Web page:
“The cover-drive is my bread-and-butter shot because I believe that everything goes into it from footwork to the swing of your bat. If you hit a cover-drive, it shows that you are in for that match.”
Which innings of yours would you rate as a complete performance?
My perfect innings would never be a 100. It will always be in the 80s and 90s where I have chased and won matches for India. The 94 not out I made against England (at Lord’s) in 2012 is one of my best innings because it was against one of the best sides in the world and we scripted a successful chase of 234 (230) for the first time.
Chasing has always helped me because I could plan my innings; get the batters to revolve around me according to the situation. While batting first, you can’t really plan the innings. My percentage of winning knocks while chasing is higher, but one match that still stands out is the 2005 World Cup semifinal. I scored an unbeaten 91 against New Zealand, the defending champions, in South Africa. They had really good fast bowlers. I was raw as a captain and had not matured as a batsman, and to take the team to the final – I would always rate it highly.
My dad never told me to score hundreds. He always told me to remain not out. I don’t know why he would emphasise on that. Even if it was 20, 50 or 70, he would say you come not out. My mother’s wish too is that nobody should be able to get my wicket (smiles). That has helped me a lot because once you come not out in pretty much every match. you know that the margin of error of playing or judging the deliveries lessens.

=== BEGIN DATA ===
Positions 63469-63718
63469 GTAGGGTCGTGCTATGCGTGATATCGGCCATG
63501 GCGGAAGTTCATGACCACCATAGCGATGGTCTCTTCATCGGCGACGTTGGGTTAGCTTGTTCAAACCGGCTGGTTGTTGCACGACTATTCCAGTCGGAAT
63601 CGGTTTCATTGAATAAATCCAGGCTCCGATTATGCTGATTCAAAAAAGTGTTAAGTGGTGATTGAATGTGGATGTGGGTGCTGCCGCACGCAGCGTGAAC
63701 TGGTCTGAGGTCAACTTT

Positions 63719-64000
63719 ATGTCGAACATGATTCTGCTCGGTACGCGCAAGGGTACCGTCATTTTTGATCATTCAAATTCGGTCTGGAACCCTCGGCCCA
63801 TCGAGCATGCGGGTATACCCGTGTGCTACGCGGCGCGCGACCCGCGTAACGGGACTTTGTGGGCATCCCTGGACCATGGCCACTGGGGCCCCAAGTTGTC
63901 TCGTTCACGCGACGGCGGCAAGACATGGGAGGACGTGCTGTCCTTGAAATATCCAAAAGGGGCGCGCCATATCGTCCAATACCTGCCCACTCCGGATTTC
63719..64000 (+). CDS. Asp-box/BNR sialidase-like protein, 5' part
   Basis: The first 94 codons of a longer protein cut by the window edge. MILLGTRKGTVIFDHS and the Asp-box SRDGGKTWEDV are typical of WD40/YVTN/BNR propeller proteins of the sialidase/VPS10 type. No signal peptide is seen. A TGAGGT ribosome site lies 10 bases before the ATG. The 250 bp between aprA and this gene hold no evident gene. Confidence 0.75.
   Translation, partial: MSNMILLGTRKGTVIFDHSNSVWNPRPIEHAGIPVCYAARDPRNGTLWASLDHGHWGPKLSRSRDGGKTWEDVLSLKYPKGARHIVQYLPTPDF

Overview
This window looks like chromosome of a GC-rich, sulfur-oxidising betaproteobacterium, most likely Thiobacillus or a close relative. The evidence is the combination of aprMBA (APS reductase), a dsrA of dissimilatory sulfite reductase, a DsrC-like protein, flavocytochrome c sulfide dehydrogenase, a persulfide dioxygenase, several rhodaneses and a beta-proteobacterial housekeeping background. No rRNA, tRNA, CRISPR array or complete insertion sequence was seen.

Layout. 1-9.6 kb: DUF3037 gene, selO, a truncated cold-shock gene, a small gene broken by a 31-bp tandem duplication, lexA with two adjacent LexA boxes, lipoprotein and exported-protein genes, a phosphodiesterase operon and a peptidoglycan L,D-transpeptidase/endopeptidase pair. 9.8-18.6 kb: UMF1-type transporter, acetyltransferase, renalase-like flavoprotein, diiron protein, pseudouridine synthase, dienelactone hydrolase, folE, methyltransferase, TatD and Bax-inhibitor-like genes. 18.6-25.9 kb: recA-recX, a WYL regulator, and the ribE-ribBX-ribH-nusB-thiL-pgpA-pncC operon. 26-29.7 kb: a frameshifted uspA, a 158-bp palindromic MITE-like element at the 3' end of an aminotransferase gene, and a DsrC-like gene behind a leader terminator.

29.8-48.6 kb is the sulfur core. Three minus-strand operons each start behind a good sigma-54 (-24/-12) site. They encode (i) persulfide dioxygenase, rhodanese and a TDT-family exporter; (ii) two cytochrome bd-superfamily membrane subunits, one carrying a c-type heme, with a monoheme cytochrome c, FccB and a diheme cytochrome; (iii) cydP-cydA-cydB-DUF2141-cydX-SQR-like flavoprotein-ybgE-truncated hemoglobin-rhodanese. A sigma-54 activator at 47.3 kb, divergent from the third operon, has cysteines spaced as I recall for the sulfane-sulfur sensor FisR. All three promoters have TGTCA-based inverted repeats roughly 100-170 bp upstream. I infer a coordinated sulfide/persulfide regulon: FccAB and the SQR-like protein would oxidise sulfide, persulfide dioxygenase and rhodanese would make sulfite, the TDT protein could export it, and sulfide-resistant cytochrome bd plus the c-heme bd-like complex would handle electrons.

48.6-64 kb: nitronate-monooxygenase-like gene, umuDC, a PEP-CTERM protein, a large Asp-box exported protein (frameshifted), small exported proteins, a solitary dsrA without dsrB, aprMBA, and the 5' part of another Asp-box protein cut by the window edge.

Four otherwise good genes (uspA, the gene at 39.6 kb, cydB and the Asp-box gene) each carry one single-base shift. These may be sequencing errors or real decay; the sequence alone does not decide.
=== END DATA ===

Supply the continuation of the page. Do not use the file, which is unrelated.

How heavy are your bats?
Now it should be around 1150-1175g. When I started, it was around 1500g.
The evolution in women’s cricket led to my changing bats. Women then had the strength to bowl maybe one bouncer, but now you can expect it every over. Those days, they never really worked on strength or conditioning, but now gym is integral for every sportsperson. Back then, we were predominantly front-foot players. Nobody bothered to bowl short. Now you can’t get a driving ball; that is juicy four runs. That has led me to change because if you want to play the square of the wicket, you cannot play with a heavy bat.
Like your front-foot game, you work on your back-foot game these days. Cuts and pulls are important scoring shots now. Earlier, anybody who used to play the sweep shot was not considered a good bat because that’s not a conventional shot. It looked out of the book. These days, anything that fetches you runs is a good shot.
Have you ever been hit by a bouncer?
No. I am used to playing with the boys, and it is natural to expect short deliveries there. That had kept me in good stead.
“I have always admired Karen Rolton from Australia, who is now retired. As an opponent, she was a treat to watch – a left-hand bat. I would definitely like to partner her and see what she thinks about batting and how she paced her innings.”